Effect of Diet or Exercise on Peak Oxygen Consumption in Diastolic Heart Failure

Study Questions:

Does caloric restriction (diet) or aerobic exercise training (exercise) improve exercise capacity and quality of life (QOL) in obese older patients with diastolic heart failure (HF)?


The study cohort was comprised of 100 older obese participants (mean age 67 years, mean body mass index 39.3 ± 5.6 kg/m2) with chronic stable diastolic HF. A total of 366 individuals were excluded by inclusion and exclusion criteria, 31 for other reasons, and 80 declined participation. The study design was a randomized, attention-controlled, 2 × 2 factorial trial. The intervention consisted of 20 weeks of diet, exercise, or both; attention control consisted of telephone calls every 2 weeks. The study investigators randomized 26 participants to exercise, 24 to diet, 25 to exercise + diet, and 25 to control. The main outcome measures were peak oxygen consumption (coprimary outcome) and QOL measured by the Minnesota Living With Heart Failure Questionnaire (coprimary outcome).


A total of 92 participants completed the trial. Exercise attendance was 84% (standard deviation [SD], 14%) and diet adherence was 99% (SD, 1%). Using main-effects analysis, the study investigators found that peak oxygen consumption increased significantly with both interventions: exercise, 1.2 ml/kg body mass/min (95% confidence interval [CI], 0.7-1.7; p < 0.001); diet, 1.3 ml/kg body mass/min (95% CI, 0.8-1.8; p < 0.001). The combination of exercise + diet was additive (complementary) for peak oxygen consumption (joint effect, +2.5 ml/kg/min, substantially greater than the accepted clinically meaningful increase of 1.0 ml/kg/min). The study investigators found no statistically significant change in Minnesota Living With Heart Failure total score with exercise and with diet (main effect: exercise, -1 unit [95% CI, -8 to 5], p = 0.70; diet, -6 units [95% CI, -12 to 1], p = 0.08). The change in peak oxygen consumption positively correlated with the change in percent lean body mass (r = 0.32; p = 0.003) and the change in thigh muscle: intermuscular fat ratio (r = 0.27; p = 0.02). There were no study-related serious adverse events. Body weight decreased by 7% (7 kg [SD, 1]) in the diet group, 3% (4 kg [SD, 1]) in the exercise group, 10% (11 kg [SD, 1] in the exercise + diet group, and 1% (1 kg [SD, 1]) in the control group.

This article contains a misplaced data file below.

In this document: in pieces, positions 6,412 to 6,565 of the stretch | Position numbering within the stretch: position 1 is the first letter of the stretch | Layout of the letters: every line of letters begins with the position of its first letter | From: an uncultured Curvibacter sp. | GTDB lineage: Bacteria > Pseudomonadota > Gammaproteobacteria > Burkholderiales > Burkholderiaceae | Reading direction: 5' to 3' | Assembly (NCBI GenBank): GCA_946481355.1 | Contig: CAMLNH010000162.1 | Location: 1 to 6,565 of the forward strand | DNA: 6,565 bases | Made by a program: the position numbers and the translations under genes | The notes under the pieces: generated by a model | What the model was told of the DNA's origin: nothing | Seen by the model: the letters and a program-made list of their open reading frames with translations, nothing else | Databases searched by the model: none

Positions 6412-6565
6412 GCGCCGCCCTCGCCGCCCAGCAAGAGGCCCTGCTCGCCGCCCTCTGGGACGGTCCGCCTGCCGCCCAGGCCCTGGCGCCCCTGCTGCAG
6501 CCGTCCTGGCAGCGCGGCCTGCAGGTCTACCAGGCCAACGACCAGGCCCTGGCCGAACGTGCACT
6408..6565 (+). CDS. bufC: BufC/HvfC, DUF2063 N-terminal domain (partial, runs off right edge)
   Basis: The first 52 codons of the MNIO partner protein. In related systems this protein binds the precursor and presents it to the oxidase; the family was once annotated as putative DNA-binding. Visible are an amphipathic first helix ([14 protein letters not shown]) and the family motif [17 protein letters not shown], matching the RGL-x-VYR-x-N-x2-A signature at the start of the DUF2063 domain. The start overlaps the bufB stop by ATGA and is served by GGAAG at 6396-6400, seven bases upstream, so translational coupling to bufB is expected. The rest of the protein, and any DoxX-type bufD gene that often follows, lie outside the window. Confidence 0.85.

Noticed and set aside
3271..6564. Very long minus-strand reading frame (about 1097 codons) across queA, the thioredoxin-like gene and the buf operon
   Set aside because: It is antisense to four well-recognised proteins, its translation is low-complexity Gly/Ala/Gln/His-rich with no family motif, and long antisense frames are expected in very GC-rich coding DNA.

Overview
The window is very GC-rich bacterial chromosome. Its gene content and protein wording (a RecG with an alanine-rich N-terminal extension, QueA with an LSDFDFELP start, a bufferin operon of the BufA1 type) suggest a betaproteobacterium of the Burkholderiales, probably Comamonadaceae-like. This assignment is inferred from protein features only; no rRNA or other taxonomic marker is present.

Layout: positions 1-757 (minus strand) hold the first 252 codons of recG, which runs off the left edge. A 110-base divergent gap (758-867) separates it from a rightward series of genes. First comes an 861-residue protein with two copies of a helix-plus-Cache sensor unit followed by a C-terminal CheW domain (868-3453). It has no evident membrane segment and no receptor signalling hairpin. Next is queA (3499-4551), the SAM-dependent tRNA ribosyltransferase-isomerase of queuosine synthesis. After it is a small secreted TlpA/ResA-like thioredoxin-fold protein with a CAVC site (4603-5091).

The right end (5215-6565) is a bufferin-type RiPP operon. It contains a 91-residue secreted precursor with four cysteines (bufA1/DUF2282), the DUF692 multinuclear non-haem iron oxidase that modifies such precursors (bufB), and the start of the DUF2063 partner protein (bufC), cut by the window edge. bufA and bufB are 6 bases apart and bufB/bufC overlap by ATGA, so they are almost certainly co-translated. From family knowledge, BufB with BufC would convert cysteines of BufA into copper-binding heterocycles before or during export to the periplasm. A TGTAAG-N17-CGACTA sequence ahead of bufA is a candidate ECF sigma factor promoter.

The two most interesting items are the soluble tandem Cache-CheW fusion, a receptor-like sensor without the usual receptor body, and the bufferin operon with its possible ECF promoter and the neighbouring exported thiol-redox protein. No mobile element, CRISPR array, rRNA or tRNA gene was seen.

The authors concluded that in obese older patients with clinically stable diastolic HF, caloric restriction or aerobic exercise training increased exercise capacity, and the effects may be additive. However, neither intervention had a significant effect on QOL.


This is an important study because it suggests that both exercise and caloric restriction improve exercise capacity in obese diastolic HF patients. Larger studies are needed to determine whether indeed this translates into better outcomes since there are data regarding the ‘HF obesity paradox’ (some studies have suggested lower mortality in obese or overweight HF patients).

Clinical Topics: Diabetes and Cardiometabolic Disease, Geriatric Cardiology, Heart Failure and Cardiomyopathies, Prevention, Acute Heart Failure, Chronic Heart Failure, Diet, Exercise

Keywords: Body Mass Index, Caloric Restriction, Diet, Exercise, Geriatrics, Heart Failure, Heart Failure, Diastolic, Obesity, Oxygen Consumption, Quality of Life, Secondary Prevention

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